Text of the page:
By Royal Calkins
The race for Monterey County sheriff will be held during the primary election in June. Unless one candidate gets more than 50 percent of the vote, the two candidates receiving the most votes will compete in a runoff as part of the November 2022 general election.
Jose Mendoza, a retired commander with the Monterey County Sheriff’s Office, is one of four announced candidates to replace Sheriff Steve Bernal, who announced earlier this month that he will not seek a third term in the 2022 election. Other candidates are expected to enter the race. Voices put a series of questions to Mendoza, and they are listed below with his responses. The other candidates are invited to respond to sets of questions as well. To do so, they should contact Royal Calkins at email@example.com or (831) 595-8899.
Q: Commander Mendoza. You ran for sheriff before. What is prompting you to run again?
A: The reasons are too many to list at this time. Many have come out publicly in the local media and are things I know to be true.
Three years ago, there was a third candidate, Deputy Scott Davis, who was endorsed by the Deputy Sheriff’s Association. After some consideration, I decided to bow out of the race and support Davis since it appeared to be in the best interest of the employees and organization. If you recall, it looked like Davis had a good chance of unseating (Sheriff Steve) Bernal. However, several weeks prior to the election, several sheriff’s commanders came out publicly and made several allegations against him that were later determined to be unfounded. The damage was already done. Bernal denies any involvement but I and many other employees disagree.
After the election, two of the commanders involved were immediately “rewarded” by Bernal by being promoted. This is just one of many examples of unethical behavior that has motivated me to run for sheriff again. Bernal has tarnished the Sheriff’s Office badge by failing to lead by example. His continuous unethical behavior has caused irreparable damage to the Sheriff’s Office image and to the law enforcement profession as a whole.
Q: You left the department as a commander. What makes you feel you have enough management experience to handle the job?
A: It’s worth mentioning that I am also a U.S. Army veteran. While in the service I learned many leadership traits and most importantly the meaning of honor, duty and respect. You don’t see any of these traits in the current sheriff and his administration.
I retired as a commander after 24 years of honorable service. I have over five years of supervisory experience and over 14 years of middle management experience. There were many opportunities where I was tasked with being the acting captain or acting chief during their absences/vacations. I have completed many supervisory, management and executive courses as required by the California Peace Officer Standards and Training (POST).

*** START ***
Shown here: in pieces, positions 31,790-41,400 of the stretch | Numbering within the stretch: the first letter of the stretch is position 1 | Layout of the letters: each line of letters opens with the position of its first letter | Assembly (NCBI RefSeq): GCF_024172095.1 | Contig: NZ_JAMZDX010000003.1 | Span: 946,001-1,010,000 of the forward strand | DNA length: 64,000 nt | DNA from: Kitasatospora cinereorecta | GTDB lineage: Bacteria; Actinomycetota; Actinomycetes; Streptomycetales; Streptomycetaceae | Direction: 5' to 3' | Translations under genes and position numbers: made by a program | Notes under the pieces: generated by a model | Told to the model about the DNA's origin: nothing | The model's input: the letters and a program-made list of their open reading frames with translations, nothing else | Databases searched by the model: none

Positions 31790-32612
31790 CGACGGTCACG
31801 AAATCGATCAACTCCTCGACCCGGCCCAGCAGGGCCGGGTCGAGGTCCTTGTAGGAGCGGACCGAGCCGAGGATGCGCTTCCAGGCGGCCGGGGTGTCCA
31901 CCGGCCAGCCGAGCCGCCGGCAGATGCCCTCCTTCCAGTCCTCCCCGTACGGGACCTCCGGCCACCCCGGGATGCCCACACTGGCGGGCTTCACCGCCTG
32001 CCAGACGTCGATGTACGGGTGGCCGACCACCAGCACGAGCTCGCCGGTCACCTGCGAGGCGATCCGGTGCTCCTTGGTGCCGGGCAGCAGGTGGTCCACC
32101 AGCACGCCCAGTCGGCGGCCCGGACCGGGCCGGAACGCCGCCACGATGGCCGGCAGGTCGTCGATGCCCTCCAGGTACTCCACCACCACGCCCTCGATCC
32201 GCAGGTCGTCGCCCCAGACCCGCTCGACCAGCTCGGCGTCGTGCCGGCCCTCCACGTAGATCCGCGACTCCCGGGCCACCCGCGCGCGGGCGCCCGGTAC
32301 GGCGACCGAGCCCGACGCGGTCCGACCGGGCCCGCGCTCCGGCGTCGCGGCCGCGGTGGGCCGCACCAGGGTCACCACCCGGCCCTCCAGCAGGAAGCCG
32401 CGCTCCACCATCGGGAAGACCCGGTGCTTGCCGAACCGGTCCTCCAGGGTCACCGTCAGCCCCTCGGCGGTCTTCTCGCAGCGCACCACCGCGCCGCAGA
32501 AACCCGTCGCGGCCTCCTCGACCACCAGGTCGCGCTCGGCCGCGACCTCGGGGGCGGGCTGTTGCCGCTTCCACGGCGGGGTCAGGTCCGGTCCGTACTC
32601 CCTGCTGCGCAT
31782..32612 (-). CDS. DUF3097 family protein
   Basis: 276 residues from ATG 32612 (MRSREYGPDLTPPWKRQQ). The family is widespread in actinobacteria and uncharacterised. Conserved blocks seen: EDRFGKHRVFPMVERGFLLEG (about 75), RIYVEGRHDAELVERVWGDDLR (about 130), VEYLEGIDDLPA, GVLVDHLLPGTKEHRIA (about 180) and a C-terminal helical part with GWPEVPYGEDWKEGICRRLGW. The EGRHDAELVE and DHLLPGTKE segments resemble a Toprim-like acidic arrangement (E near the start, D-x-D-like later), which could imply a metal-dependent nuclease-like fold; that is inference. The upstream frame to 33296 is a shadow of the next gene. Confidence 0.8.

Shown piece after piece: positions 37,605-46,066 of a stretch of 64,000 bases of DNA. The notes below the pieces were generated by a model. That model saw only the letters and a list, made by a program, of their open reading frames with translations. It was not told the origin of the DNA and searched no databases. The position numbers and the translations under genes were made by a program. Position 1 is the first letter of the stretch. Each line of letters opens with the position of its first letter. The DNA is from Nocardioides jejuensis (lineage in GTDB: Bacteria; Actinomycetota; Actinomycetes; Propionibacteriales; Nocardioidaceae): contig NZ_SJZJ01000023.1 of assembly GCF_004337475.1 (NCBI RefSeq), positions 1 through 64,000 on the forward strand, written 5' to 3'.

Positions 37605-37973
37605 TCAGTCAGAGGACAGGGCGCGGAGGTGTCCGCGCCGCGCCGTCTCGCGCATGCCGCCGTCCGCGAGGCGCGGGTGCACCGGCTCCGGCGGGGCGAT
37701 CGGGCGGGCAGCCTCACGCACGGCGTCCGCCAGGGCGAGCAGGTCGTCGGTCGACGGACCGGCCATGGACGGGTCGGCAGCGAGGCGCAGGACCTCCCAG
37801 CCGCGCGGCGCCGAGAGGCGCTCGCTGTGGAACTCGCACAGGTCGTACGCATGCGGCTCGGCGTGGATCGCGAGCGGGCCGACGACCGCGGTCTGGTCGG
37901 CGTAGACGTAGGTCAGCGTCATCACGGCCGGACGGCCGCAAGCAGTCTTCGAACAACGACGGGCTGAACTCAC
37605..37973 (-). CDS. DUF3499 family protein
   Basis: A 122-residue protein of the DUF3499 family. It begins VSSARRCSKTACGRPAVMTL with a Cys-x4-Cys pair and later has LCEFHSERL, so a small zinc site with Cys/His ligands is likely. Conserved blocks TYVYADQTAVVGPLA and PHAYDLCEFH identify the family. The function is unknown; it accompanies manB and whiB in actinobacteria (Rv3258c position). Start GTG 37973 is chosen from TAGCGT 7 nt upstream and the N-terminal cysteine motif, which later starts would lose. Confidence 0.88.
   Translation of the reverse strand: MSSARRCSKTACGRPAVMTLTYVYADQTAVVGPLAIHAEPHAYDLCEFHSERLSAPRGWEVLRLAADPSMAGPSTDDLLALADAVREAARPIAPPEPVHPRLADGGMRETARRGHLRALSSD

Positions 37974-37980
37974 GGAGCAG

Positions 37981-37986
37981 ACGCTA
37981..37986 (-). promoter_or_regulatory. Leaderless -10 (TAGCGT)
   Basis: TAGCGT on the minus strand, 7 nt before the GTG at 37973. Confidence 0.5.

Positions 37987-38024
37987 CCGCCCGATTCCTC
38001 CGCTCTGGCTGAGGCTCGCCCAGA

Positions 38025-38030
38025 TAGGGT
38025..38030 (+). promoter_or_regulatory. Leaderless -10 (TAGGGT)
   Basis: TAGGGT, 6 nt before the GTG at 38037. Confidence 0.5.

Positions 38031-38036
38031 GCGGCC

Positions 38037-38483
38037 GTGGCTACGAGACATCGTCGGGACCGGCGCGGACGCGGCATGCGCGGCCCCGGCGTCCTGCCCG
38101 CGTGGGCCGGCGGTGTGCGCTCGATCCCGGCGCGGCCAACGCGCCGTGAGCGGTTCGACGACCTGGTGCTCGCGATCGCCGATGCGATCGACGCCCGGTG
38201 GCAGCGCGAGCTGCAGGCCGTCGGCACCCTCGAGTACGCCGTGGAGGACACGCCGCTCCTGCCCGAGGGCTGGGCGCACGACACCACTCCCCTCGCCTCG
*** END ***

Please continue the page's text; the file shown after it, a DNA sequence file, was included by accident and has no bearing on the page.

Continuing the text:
During my tenure as a sergeant, I was selected as the Deputy of the Year in 2012 for my innovative ideas and management of the Classification Unit in the jail. As a commander, I managed every division in the jail, always looking for ways to improve and implement “best practices.” As the support services commander I was responsible for overseeing many projects, mostly in the jail with some in the multimillion-dollar range.
I am very familiar with personnel matters and employee rights such as the Peace Officer Bill of Rights (POBAR), SEIU, etc.
I’m fiscally responsible. I currently own several properties, two of which are paid for. All of my vehicles are paid for. I have NO credit card debt. I am frugal with my personal finances and I would apply that same standard to the sheriff’s annual operating budget.
Q: Setting aside the various scandals that have marked Steve Bernal’s tenure, what do you think of how he has managed the department?
A: Bernal has been a huge failure. He has neglected his primary responsibility of overseeing the jail, resulting in many lawsuits related to inmate suicides, the Hernandez jail lawsuit (requiring better staffing and other improvements) and the mismanagement of the $87 million jail expansion project that was supposed to be completed in the summer of 2018. Bernal’s 10-year plan is a list of broken promises. His lack of fiscal accountability is just another example. Bernal inherited an $89 million dollar budget from former Sheriff Miller in 2014. For fiscal year 2021-2022 the sheriff’s budget has increased to $135 million. I have several cost-reducing measures that I will be putting out shortly.
Q: You say the largest responsibility of the Sheriff’s Department is management of the jail. How would you run it differently?
A: Pursuant to California Government Code Section 26605, the “Sheriff shall take charge of and be the sole and exclusive authority to keep the county jail and the prisoners in it.”
I would make the jail priority No. 1. I worked under five different sheriffs and I could honestly say that this is the worst that it has ever been. With the exception of former Sheriff Mike Kanalakis, every sheriff neglected the jail and focused more on patrol duties and their personal political agendas. As a result, here we are today in crisis with the jail lawsuit that was recently extended indefinitely due to non-compliance issues. The jail expansion project has been mismanaged and is over budget. The jail is plagued with inmate suicides, resulting in millions being paid to the inmates’ families. The Sheriff’s Office also continues to struggle with recruitment and retention due to the chronic issues and toxic work environment in the jail, which contributes to excessive overtime, resulting in misuse of taxpayer money. Currently, the jail takes up approximately 65 percent of the sheriff’s total annual operating budget.